Eating healthy isn’t reserved for the rich and famous. You can feed your family on a budget without resorting to boxes of processed macaroni or worse — the drive-thru. Keep reading for tips on how to make it happen while utilizing the best seasonal foods available.
Cooking can be a hassle, which is why the line at McDonald’s is so long by noon every day. But if you set your kitchen up for culinary success, you won’t have to stress the question of “What’s for lunch?” Here are some things to keep in mind:
- A clean kitchen is a cook-able kitchen. Your daily kitchen cleaning routine should leave your kitchen counters clear and your sink empty. Instead of shoving used skillets into the oven and out of sight, take the time to wash them and put them away so they will be ready for the next use.
- Your cookware matters. Look at your pots and pans as an investment in your culinary creativity. Choose a quality set from a trusted brand such as All-Clad, Bulbhead, or Cuisinart. Consider also investing in handcrafted kitchen utensils or cutting boards to ensure you’re using natural materials as well.
- A full fridge isn’t always the best option. While making sure your family has enough food is absolutely a priority, giving them too many choices may be sabotaging your health and efforts to eat properly. Make sure your fridge is stocked and not over-stuffed with healthy foods
- Gauge your space needs. If you don't have enough storage to keep your counters clean, consider some upgrades. Add extra cabinet and drawer space, invest in a new oven with a convection feature, and top it off with a stainless steel range hood. These chances can pay off not only when you're cooking, but also in the event you ever need to sell the home.
- Keep recipes handy. The last thing you want is to constantly misplace your recipe in the midst of cooking. It slows you down and can lead to burned or overcooked meals. For cookbooks, use a cookbook stand and a marker to keep your page open and easy to access. If you’re using cooking videos, make sure to have a folio case for your tablet or phone to prop up your device, and adjust your settings so your screen doesn’t turn off every 60 seconds.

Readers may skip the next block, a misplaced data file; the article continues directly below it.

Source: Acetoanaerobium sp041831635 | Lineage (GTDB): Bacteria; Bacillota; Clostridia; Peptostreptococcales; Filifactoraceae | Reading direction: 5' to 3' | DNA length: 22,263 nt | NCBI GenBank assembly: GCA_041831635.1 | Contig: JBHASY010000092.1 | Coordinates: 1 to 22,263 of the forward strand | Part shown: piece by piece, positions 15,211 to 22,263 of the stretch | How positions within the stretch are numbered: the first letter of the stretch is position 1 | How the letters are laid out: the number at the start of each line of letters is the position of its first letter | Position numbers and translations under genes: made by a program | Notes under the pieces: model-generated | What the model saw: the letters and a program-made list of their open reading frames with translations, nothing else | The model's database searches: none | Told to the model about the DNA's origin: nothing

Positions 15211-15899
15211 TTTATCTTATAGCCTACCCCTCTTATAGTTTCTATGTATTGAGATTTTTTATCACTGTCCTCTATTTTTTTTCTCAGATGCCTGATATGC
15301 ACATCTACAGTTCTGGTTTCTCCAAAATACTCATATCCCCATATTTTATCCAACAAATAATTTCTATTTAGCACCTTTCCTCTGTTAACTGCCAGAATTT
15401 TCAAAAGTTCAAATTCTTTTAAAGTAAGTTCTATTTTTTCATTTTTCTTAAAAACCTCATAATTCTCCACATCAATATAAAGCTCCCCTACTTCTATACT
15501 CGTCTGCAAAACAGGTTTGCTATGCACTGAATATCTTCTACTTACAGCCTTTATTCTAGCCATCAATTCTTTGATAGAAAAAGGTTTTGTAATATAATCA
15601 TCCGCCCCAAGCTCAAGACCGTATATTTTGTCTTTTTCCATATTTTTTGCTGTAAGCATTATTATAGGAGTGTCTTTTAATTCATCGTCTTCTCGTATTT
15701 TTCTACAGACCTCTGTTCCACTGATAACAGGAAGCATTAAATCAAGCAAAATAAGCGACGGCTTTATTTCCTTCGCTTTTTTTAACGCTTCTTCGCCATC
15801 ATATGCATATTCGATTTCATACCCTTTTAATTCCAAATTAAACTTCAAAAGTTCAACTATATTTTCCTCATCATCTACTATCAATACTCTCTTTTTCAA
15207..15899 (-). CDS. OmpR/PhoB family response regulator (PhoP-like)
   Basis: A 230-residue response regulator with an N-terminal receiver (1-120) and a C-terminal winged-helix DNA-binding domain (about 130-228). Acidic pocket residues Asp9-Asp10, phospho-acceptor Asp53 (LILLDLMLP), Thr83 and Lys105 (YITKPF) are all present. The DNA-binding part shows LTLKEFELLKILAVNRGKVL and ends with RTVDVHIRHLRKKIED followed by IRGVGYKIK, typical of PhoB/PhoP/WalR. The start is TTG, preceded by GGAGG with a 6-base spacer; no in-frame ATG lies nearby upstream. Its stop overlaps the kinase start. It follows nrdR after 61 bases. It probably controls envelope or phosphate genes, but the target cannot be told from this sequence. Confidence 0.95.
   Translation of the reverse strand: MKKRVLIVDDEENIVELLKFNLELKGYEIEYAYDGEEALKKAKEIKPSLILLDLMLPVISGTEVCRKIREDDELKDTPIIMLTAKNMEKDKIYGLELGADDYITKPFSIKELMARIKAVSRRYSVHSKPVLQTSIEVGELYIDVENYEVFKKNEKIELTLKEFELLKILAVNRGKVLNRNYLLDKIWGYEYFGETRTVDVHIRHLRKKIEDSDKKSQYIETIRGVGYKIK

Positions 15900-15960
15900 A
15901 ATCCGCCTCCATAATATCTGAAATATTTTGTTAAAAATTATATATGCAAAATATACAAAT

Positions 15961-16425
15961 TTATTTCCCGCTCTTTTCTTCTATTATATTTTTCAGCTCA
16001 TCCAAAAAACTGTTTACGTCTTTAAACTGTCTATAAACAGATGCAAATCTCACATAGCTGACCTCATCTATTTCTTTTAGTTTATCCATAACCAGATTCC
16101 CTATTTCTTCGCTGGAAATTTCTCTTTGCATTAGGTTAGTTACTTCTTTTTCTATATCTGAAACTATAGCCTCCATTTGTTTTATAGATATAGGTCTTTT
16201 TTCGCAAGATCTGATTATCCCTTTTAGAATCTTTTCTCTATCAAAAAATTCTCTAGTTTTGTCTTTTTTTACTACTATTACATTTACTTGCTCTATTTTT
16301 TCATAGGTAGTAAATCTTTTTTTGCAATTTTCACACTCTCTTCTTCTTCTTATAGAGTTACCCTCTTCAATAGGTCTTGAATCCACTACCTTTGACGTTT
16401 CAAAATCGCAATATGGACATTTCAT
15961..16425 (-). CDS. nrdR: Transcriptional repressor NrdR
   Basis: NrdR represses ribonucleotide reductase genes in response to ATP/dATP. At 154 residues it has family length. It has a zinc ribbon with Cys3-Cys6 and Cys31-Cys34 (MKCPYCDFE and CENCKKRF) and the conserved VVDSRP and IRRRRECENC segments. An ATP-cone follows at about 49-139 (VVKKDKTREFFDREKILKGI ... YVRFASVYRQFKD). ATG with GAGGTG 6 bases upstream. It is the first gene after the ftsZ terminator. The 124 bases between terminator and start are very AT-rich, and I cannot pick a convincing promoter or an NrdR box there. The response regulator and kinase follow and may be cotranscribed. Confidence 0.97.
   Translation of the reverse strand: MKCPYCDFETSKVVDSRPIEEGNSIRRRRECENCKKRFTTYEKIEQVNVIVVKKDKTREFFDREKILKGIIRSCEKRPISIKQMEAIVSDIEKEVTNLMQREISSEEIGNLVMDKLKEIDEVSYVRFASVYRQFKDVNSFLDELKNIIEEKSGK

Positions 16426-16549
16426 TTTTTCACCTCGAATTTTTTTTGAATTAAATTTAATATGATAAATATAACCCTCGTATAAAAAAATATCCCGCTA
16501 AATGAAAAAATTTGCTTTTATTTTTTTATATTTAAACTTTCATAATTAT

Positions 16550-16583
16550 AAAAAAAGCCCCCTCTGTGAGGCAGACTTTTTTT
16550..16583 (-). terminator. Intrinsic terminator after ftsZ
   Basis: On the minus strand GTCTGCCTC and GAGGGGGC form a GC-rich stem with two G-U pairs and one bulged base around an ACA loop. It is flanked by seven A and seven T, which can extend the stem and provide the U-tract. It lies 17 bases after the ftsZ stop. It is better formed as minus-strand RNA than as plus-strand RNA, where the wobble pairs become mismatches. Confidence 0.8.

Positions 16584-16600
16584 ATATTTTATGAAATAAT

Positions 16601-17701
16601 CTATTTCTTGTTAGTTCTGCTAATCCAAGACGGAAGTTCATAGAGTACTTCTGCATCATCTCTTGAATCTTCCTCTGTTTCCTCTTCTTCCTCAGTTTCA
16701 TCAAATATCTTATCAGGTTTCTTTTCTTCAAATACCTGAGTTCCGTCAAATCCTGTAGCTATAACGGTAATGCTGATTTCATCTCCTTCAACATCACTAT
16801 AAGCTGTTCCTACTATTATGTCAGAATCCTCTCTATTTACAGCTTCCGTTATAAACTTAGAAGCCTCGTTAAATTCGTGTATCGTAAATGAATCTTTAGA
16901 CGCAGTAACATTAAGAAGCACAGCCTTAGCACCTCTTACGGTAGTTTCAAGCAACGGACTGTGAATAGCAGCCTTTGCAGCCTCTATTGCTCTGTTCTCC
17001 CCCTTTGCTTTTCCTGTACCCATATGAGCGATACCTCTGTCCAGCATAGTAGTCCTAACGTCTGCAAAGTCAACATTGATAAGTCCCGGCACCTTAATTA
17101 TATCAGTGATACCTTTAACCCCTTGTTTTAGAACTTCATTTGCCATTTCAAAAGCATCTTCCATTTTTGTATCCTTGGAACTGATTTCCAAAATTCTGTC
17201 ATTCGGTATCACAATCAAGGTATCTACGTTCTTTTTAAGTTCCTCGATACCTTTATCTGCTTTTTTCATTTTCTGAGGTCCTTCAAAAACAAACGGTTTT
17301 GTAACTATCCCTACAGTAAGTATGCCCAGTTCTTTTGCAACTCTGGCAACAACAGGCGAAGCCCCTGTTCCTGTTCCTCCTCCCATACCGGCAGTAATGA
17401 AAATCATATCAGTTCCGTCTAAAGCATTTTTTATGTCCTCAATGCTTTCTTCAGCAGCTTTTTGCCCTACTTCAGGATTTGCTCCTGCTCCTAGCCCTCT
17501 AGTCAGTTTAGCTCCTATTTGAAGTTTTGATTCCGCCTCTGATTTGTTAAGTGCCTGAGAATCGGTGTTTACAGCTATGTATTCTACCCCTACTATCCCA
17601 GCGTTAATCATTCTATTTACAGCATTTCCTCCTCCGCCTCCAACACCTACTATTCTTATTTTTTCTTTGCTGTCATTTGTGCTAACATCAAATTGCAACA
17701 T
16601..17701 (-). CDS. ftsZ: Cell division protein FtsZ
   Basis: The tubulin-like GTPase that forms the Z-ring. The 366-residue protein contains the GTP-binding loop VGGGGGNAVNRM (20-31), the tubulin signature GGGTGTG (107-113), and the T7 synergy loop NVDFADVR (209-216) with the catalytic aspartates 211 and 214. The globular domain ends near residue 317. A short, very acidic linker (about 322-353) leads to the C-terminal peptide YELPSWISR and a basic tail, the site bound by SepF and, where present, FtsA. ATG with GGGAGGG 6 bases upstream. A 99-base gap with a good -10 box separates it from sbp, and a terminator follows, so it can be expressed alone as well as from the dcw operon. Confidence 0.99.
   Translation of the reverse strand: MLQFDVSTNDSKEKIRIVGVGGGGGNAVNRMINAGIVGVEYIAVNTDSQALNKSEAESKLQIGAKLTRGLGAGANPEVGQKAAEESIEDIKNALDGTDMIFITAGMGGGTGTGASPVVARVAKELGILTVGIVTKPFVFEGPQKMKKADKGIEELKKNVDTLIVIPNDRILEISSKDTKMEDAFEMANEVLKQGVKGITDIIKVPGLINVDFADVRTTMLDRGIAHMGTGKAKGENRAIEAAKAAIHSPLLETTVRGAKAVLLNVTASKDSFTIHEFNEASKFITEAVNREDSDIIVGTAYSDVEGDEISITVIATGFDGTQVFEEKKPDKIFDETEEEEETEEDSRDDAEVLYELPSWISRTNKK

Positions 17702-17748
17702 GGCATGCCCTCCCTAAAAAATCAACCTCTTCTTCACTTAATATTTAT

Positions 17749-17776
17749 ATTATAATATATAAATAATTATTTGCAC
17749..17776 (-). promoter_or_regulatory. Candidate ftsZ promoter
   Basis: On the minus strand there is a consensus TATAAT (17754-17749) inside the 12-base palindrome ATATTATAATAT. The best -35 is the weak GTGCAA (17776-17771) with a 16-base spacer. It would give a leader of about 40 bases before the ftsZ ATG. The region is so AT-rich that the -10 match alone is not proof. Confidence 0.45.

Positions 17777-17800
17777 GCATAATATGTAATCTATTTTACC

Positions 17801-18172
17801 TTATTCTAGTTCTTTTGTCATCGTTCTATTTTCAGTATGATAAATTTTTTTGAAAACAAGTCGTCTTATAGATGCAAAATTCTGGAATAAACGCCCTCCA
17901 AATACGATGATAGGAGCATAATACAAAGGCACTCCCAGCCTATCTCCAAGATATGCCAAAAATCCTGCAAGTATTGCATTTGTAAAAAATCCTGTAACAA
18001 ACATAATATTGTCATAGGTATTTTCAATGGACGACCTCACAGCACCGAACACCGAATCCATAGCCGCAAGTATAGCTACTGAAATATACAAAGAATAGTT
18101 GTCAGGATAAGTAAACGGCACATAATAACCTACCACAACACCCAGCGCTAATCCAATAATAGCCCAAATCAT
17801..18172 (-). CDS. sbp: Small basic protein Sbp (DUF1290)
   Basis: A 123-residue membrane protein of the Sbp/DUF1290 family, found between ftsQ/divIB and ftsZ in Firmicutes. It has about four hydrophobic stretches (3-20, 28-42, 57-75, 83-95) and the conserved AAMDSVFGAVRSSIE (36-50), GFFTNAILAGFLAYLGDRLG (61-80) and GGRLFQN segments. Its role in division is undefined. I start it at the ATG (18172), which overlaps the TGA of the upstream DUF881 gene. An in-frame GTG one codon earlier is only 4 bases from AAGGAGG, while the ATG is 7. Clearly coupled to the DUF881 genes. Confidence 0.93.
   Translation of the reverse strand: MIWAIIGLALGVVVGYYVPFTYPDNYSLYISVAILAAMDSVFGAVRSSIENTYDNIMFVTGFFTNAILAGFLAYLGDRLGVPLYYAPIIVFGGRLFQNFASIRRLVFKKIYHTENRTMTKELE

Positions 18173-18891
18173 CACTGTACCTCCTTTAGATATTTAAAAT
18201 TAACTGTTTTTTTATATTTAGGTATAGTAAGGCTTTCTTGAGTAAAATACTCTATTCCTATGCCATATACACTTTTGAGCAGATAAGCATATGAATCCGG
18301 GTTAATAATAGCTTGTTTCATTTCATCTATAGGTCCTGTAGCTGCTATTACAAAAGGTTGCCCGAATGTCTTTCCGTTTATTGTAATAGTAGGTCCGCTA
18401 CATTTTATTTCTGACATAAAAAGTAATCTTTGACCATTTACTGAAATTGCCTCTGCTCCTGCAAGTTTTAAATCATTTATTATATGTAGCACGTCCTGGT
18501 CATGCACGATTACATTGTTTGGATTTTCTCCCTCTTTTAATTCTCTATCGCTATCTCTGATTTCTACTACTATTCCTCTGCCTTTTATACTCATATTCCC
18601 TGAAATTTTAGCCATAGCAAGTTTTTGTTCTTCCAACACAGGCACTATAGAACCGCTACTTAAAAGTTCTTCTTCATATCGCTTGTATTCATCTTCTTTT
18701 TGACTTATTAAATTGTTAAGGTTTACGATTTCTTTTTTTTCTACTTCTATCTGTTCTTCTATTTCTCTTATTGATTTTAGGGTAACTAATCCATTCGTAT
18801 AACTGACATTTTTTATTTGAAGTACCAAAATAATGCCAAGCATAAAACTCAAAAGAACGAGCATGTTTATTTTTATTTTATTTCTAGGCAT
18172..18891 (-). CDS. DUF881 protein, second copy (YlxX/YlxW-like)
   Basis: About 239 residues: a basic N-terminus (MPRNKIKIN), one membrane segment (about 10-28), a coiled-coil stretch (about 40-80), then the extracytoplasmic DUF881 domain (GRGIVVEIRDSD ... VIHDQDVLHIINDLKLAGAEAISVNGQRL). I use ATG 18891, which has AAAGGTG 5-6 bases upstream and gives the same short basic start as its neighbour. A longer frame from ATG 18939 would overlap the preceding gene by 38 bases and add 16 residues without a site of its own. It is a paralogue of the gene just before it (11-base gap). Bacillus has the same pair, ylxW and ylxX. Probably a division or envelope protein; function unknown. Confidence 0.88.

Keep these items on hand to ensure you never have a boring breakfast, lunch, or dinner.
- Spices and seasonings. The way you season a dish can turn it from bland to grand. Something as simple as a chicken breast can be turned into your children’s favorite food. Keep an assortment of sea salt, peppercorn, sage, rosemary, vanilla extract, allspice, basil, oregano, and other shelf-stable flavor boosters.
- Eggs, yogurts, and grains. You can use items such as eggs, grains, and yogurts as the focal point of each meal instead of relying on fatty meat. A breakfast of steel-cut oats topped with fresh fruit is a great way to grab the kids’ attention first thing in the morning and keep them from begging for a snack by 9 a.m.
- Extras. Light but filling snacks, such as bananas, cherries, apples, and celery, are heart-healthy alternatives to chips and cookies. Eating Well offers more information on how to properly store fruits and vegetables.
Seasonal foods not only taste better but, when bought locally, have a more intact nutrition profile for your palate’s pleasure. Grab the kids and make a weekly pilgrimage to your local farmers market for:
- Fresh produce. During the summer, food such as tomatoes, watermelon, peppers, potatoes, and onions are in season. For fall and winter, look for hearty squashes, dark greens, root vegetables, apples and pears.
- Homemade snacks. Farmers markets are filled to the brim with local artisans peddling their culinary creations. Buying handmade snacks is a better option than grabbing a box of sugar-filled, processed cakes from the grocery store shelf. But always ask if the food was actually made by the seller. It is not uncommon for vendors to purchase re-branded bulk foods, which don’t offer the same health benefits as small-batch snacks. Better yet, make your own.
- An education on food. A true farmers market offers an unlimited supply of knowledge where food is concerned. Let your kids ask questions about the growing process. They may be curious as to why food grown locally doesn’t look the same as their grocery store counterparts.
It is possible to keep your family healthy throughout the year with a well-stocked kitchen. Although it takes a little bit of preparation, the payoff is that you and your family don’t succumb to the junk food blues.